While some might say there was an existing trend toward remote work before the pandemic began, it has certainly received a boost in the past 18 months. The pandemic accelerated digitization for many businesses while providing employees with the flexibility to work from home.
Clearly, remote work is here to stay, whether it becomes part of a hybrid plan or an indefinite policy. However, besides concerns about employee productivity, social connections and collaboration, one potential implication that many companies may have overlooked is tax obligations.
The only sure thing: Taxes
In this past year, tax laws became a major challenge affecting business leaders and their accountants and payroll teams. Many complicated tax issues were created by allowing employees to work remotely, in some cases in a state different from that of the employer. Ultimately, Uncle Sam can’t tell the difference between where an employee lives and where they earn their wages, meaning that an employer in Georgia can be responsible for out-of-pocket expenses for the employer contribution to the Massachusetts Paid Family Medical Leave Act (PFMLA). Companies with a single physical location may find themselves having a taxable presence in four or five different states, all because of the necessity of remote hiring.
Considering this, two questions have become key:
- Do employees working from home create a new tax area (also known as a “nexus”) for the employer in that state?
- Which states are owed income tax when employees work from an out-of-state location different from that of the company that employs them?
Adding to the quandary are diverse and contradictory tax rules that often vary from state to state. Sometimes, it could mean double taxes for companies – a fact that may drive employers to be more discerning when sourcing employees based on tax or other employment laws that are too risky to take on when hiring remotely.
In the face of these tax laws, what course of action should a business take?
Know the applicable laws
When employees began working from home, most states issued guidelines that dealt with in-state and out-of-state remote workers and the related tax obligations of employers. For example, approximately one-third of the states offered temporary suspension of corporate income taxes which provided some relief. However, these policies were meant to be for short-term, extraordinary circumstances and many of them are ending soon. The end of this grace period means companies will return to the original, long-standing tax laws.
Income tax implications
As remote work continues to grow, both companies and remote workers may face unexpected income tax obligations. Though these taxes do tend to affect employers more, if a remote worker moved and did not report it, it could cause tax problems for both the employee and the employer in the form of fees and audits, making it critical for businesses and employers to keep good records, maintain communications, and be transparent about any changes in work location.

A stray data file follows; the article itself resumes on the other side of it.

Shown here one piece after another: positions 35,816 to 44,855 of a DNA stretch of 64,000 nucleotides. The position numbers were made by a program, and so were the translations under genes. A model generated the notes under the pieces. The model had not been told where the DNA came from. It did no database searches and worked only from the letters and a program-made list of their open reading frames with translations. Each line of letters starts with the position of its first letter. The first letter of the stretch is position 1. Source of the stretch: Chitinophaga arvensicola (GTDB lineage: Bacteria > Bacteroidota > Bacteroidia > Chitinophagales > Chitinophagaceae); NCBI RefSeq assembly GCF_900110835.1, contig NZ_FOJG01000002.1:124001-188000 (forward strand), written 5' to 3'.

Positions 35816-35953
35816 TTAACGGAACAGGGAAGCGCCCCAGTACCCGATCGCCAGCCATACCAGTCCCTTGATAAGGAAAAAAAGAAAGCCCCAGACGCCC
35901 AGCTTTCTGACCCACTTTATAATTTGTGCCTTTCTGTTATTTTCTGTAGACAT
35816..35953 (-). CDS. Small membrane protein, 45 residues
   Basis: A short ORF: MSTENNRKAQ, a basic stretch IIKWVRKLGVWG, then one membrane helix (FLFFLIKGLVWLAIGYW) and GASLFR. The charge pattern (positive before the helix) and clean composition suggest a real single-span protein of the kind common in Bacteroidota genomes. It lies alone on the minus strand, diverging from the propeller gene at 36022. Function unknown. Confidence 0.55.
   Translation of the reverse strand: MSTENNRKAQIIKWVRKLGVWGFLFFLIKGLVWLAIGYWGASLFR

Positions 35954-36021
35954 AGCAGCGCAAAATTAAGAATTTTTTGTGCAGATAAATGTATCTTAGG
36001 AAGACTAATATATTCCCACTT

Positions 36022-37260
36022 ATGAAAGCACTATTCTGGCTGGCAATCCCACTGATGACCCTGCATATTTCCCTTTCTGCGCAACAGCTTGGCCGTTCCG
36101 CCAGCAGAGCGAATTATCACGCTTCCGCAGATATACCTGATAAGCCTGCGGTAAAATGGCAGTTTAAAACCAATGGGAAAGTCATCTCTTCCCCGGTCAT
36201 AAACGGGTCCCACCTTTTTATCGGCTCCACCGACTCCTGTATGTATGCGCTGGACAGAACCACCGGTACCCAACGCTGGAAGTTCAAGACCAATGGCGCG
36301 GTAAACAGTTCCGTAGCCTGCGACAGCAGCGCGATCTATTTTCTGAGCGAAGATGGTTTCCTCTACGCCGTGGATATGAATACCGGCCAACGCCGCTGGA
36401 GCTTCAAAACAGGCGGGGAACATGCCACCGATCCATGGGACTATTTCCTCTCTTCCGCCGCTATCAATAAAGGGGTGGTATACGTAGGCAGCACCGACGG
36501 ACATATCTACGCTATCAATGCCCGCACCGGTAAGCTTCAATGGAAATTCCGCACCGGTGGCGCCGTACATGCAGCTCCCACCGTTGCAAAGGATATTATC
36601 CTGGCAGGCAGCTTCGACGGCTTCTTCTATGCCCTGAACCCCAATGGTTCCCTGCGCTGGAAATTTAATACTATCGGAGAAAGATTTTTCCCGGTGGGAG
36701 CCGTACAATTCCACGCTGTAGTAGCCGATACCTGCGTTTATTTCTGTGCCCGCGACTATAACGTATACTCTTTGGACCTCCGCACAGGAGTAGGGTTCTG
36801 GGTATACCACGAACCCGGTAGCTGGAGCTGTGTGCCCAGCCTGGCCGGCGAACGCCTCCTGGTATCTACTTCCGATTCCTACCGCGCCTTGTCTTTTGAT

Further, remote employees could be surprised to learn they have additional income tax obligations if there is not a reciprocal agreement between the state where they live and work and the state where their employer is located. In most cases, though, employees will pay income taxes in the state where they live, while employers may have to pay taxes in both states.
Given this unique and complex relationship, companies might find out they have a taxable presence in all of the states where their remote workers are located, in addition to the state in which the company is headquartered. This is not only something employers will need to keep in mind for tax-paying purposes but also because of potential cost implications of hiring remote workers. This issue may also be a driving force for employers to encourage workers back to the office.
This could mean that businesses become more discerning when considering remote work employees. Companies will want to keep the total cost of hiring a remote employee in mind because of potential tax implications. In addition, employers may discover they are required to disclose expected salaries for job openings and that candidates expect wages that meet their cost of living in a different city. For example, a potential employee living in Manhattan may require a salary that matches the cost of living in NYC versus the cost of living for a business located in Florida. The possibility of increased costs like these – along with taxes – to take on a remote candidate may push business owners to weigh how well a job seeker meets their needs.
Since remote work does not appear to be going away, it remains to be seen whether local or federal tax laws will evolve to coincide with work practices or employee recruitment. Businesses will need to know not only where an employee resides, but also where that employee travels and how much time they spend in each location. Companies may need to take a hard look at their contract and 1099 employees to be sure they are adhering to the rules. These rules vary by state, meaning a business may face liability if a remote employee decides to move.
In the past, laws, taxes, and businesses practices have changed and adapted to accommodate businesses. Based on the experiences of the last 18 months, the answer may come with legislators drafting new tax laws so businesses, employees, and the economy thrive amid any new challenges. Until that time, employers should be mindful of potential tax issues as they conduct business. Evelyn McMullen is a research manager at Nucleus Research, a global provider of investigative, case-based technology research and advisory services. The company’s ROI-focused research approach provides unique insights into the actual results technology solutions deliver, allowing users to cut through the marketing hype to understand real operational value.